A Mahāsāla brahmin, so called because he
was tall in person and eminent in wealth (AA.ii.714). Having made preparations
for a great sacrifice, in which numerous animals were to be slaughtered, he
visited the Buddha at Jetavana to consult him as to the efficacy of the
sacrifice. Three times he told the Buddha that he had heard that the laying down
(ādhāna) of the fire and the setting up (ussāpana) of the sacrificial post bore
great fruit. Three times the Buddha agreed that it was so, and Uggatasarīra was
about to conclude that the Buddha approved of his sacrifice, when Ananda
intervened and suggested that the Buddha should be asked to explain his meaning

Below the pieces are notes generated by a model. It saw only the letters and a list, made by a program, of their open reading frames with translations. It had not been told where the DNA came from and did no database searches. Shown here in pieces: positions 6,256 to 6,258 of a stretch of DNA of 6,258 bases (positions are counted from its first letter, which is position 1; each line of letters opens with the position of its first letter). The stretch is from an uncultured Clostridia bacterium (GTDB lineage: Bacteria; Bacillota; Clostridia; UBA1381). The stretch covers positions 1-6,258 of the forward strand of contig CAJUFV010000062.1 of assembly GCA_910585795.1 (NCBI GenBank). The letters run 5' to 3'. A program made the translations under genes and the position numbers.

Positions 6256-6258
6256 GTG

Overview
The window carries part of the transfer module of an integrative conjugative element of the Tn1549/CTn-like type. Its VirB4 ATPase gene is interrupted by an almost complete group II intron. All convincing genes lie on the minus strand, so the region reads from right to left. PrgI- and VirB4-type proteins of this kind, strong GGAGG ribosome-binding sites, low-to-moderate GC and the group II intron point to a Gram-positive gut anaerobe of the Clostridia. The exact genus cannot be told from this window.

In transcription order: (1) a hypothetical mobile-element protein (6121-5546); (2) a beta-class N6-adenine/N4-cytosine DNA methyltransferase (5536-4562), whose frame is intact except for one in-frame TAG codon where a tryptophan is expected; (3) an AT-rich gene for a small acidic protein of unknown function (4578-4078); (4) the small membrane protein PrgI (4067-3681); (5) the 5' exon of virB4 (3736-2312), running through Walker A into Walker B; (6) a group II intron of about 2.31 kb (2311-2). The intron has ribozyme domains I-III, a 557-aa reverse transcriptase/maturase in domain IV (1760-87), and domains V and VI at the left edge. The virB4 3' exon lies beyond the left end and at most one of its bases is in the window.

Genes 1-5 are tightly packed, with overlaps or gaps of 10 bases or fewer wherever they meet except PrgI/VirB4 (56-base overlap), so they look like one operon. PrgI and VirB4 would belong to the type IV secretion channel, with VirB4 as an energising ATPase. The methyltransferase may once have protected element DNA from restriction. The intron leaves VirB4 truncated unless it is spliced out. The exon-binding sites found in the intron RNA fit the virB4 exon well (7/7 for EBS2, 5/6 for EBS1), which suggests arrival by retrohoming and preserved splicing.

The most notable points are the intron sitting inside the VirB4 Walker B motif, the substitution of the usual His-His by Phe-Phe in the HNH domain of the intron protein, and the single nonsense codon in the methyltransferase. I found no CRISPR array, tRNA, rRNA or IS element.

and to give his advice as to the efficacy of the sacrifice. The Buddha thereupon
declared that there were three fires to be cast off: rāga, dosa and moha; and
three fires that should be honoured: Āhuneyyaggi, gahapataggi and dakkhineyyaggi.
The Āhuneyyaggi was represented by the parents; the gahapata, by wife, children,
servants and retainers; the dakkhineyya, by holy men and recluses.
At the end of the discourse,
Uggatasarīra became a convert to the Buddha's faith and set free the animals
destined for the sacrifice. A.iv.41-6.